In 1979, Howardena Pindell quit her job in the curatorial department of The Museum of Modern Art to start teaching at the State University of New York at Stony Brook. Months into her new profession, she was a passenger in a car accident that left her with a hip injury and a dent in her head, causing memory loss. The near-death situation inspired an epiphany for Pindell, already an artist outside of her working hours: she needed to voice her opinion, she needed to do it now, and her art was the perfect way to do it.
The accident propelled Pindell, then in her mid-30s, into a career making work that overtly touches on subjects others often feared were too political for the art gallery, in groundbreaking pieces like Free, White and 21 and Separate But Equal Genocide: AIDS. Now, Pindell will have a solo exhibition of her work as The Shed, a cultural center in New York City’s Hudson Yards, reopens its doors after seven months. Pindell has had her work regularly exhibited since the ‘70s, and this new exhibition, Rope/Fire/Water, comes just two years after her first major museum retrospective at the Museum of Contemporary Art Chicago. Curated by Adeze Wilford, Rope/Fire/Water will be on view from Oct. 16 through April of next year, with its centerpieces focused on the violent, barbarous nature of racism, while additional works juxtapose those themes with an eye toward healing.
At the heart of the show is a new film of the same name, which is the artist’s first video work in 25 years. As Pindell, now 77, explains in her own voice in the film, the work was inspired by a traumatic childhood memory: she was at the home of a friend, whose mother was cooking meat for dinner, when she opened an issue of LIFE magazine to find a graphic image of a lynched Black man. Pindell could not eat meat for a year.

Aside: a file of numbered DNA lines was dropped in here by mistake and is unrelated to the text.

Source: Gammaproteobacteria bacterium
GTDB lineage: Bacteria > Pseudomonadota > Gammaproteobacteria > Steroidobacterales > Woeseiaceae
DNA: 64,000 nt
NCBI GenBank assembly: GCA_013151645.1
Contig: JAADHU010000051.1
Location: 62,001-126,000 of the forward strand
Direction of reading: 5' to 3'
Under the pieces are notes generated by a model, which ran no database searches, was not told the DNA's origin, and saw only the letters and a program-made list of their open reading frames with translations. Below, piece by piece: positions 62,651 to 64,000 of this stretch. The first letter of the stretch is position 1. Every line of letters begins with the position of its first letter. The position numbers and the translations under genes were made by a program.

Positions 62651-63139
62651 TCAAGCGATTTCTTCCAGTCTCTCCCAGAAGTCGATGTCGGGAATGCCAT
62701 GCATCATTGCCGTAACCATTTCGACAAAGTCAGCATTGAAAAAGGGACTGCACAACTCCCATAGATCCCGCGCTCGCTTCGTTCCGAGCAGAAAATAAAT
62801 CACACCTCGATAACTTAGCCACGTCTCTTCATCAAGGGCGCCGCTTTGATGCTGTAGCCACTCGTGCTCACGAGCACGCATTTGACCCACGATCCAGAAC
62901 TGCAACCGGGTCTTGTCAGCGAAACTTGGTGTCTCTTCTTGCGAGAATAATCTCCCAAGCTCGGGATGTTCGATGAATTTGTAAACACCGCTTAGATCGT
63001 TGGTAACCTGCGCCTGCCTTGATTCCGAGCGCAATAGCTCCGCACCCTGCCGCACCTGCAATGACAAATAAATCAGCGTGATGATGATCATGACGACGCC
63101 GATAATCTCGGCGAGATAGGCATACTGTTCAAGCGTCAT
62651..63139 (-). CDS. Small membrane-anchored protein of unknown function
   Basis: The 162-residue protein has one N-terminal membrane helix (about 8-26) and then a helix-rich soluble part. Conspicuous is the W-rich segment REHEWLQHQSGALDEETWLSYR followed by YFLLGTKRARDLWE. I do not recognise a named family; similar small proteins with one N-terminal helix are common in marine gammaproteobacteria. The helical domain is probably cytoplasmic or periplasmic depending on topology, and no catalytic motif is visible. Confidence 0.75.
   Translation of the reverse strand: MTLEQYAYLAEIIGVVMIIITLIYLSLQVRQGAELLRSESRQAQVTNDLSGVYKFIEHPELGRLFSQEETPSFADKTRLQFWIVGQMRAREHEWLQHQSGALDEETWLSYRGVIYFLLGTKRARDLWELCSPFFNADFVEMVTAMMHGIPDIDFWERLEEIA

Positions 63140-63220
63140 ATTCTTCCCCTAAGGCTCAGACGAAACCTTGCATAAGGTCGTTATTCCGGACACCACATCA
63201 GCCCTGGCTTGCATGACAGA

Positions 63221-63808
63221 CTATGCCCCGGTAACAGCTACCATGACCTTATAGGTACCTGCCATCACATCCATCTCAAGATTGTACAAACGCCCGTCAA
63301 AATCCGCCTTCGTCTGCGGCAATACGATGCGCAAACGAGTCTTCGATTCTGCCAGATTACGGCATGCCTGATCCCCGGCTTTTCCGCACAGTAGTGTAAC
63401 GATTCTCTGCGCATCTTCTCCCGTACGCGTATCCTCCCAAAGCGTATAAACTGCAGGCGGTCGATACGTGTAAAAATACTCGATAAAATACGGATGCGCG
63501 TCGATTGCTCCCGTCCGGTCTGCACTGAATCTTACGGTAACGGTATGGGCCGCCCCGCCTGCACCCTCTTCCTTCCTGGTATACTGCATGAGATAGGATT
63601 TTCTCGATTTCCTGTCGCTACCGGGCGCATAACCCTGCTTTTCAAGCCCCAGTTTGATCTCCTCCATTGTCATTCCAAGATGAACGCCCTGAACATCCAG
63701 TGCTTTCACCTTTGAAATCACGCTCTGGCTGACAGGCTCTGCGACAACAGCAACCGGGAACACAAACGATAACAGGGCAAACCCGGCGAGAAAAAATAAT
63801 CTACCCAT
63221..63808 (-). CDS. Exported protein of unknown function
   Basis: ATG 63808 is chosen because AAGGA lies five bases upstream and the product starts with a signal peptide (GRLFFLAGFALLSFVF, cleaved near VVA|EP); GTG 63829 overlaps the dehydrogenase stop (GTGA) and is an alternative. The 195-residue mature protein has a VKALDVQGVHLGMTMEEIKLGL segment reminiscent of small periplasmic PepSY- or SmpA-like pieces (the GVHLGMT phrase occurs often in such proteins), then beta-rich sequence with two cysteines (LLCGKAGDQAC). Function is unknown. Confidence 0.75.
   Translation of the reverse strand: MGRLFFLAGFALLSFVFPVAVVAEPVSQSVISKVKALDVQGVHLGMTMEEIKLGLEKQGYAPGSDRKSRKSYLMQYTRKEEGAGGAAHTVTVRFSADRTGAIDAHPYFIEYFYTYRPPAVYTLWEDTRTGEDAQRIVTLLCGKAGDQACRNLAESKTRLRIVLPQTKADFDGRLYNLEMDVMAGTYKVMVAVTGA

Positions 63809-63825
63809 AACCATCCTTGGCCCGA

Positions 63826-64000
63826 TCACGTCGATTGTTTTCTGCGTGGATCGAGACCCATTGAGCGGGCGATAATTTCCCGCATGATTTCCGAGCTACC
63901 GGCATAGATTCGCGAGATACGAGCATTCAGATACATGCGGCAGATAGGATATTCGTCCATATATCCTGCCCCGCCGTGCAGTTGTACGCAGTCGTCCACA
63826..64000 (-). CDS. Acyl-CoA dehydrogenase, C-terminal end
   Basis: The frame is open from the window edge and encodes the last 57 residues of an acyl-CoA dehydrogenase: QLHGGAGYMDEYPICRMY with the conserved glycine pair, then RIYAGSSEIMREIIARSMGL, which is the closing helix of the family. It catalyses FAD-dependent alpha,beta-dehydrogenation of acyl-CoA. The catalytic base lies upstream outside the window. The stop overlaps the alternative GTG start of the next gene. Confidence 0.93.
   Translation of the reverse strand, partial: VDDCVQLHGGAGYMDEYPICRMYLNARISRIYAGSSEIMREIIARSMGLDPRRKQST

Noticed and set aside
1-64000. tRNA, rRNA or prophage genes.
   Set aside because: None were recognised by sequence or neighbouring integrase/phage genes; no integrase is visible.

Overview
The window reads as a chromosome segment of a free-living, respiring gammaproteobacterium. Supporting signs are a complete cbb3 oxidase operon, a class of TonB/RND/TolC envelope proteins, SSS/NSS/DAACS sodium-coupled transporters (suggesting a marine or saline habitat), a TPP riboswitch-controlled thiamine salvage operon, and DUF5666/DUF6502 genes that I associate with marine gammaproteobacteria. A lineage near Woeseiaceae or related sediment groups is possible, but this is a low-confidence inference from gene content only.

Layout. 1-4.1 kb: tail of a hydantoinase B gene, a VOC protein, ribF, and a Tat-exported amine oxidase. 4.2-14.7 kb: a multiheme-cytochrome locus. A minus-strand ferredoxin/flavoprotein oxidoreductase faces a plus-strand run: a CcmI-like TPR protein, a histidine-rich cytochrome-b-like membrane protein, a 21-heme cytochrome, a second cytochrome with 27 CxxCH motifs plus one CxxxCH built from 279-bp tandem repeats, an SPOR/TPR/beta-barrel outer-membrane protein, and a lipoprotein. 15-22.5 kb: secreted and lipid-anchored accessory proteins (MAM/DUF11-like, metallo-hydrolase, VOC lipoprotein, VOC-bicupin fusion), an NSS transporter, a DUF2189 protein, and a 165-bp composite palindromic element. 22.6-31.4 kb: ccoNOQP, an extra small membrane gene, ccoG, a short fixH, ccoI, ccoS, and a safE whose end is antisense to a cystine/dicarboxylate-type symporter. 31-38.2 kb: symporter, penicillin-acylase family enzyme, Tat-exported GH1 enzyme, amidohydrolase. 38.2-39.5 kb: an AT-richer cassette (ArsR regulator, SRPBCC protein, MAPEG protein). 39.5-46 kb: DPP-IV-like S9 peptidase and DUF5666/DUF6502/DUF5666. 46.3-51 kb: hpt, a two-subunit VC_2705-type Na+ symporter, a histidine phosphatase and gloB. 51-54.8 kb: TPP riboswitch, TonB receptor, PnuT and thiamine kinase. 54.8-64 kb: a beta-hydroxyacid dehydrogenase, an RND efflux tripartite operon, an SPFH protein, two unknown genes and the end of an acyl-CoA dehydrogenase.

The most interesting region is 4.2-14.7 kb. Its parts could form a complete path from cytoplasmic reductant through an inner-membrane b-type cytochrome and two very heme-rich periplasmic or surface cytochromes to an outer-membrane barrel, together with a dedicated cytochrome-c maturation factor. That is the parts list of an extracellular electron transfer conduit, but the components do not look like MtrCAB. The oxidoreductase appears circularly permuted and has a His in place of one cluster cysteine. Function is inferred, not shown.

She first pitched the idea for Rope/Fire/Water in the early 1970s as a performance piece to a group of female artists, all of whom were white, at A.I.R. Gallery, where Pindell was a founding member. A.I.R., which stands for Artists in Residence, is the first non-profit, artist-run gallery for women in the U.S. Pindell’s idea was turned down—an example, as she explains it, of the unwillingness of white feminists at the time to engage with issues of race. Now, as part of The Shed’s mission to help artists bring to life works that they have not yet been able to realize, Pindell was able to turn that painful memory into an informative, shocking and cathartic experience for viewers.
NEW YORK – 1974: Founding members of the first women’s cooperative art gallery, A.I.R., from left to right, bottom to top: Howardena Pindell, Daria Dorosh, Maude Boltz, Rosemary Mayer, Mary Grigoriadis, Agnes Denes, Louise Kramer, Loretta Dunkelman, Barbara Zucker, Patsy Norvell, Sari Dienes, Judith Bernstein, Laurace James, Nancy Spero, Pat Lasch, Anne Healy, Dotty Attie. Taken at Daria Dorosh’s loft, 370 Broadway, in 1974, in New York City, New York. (Photo by David Attie/Getty Images)
Getty Images—1974 David Attie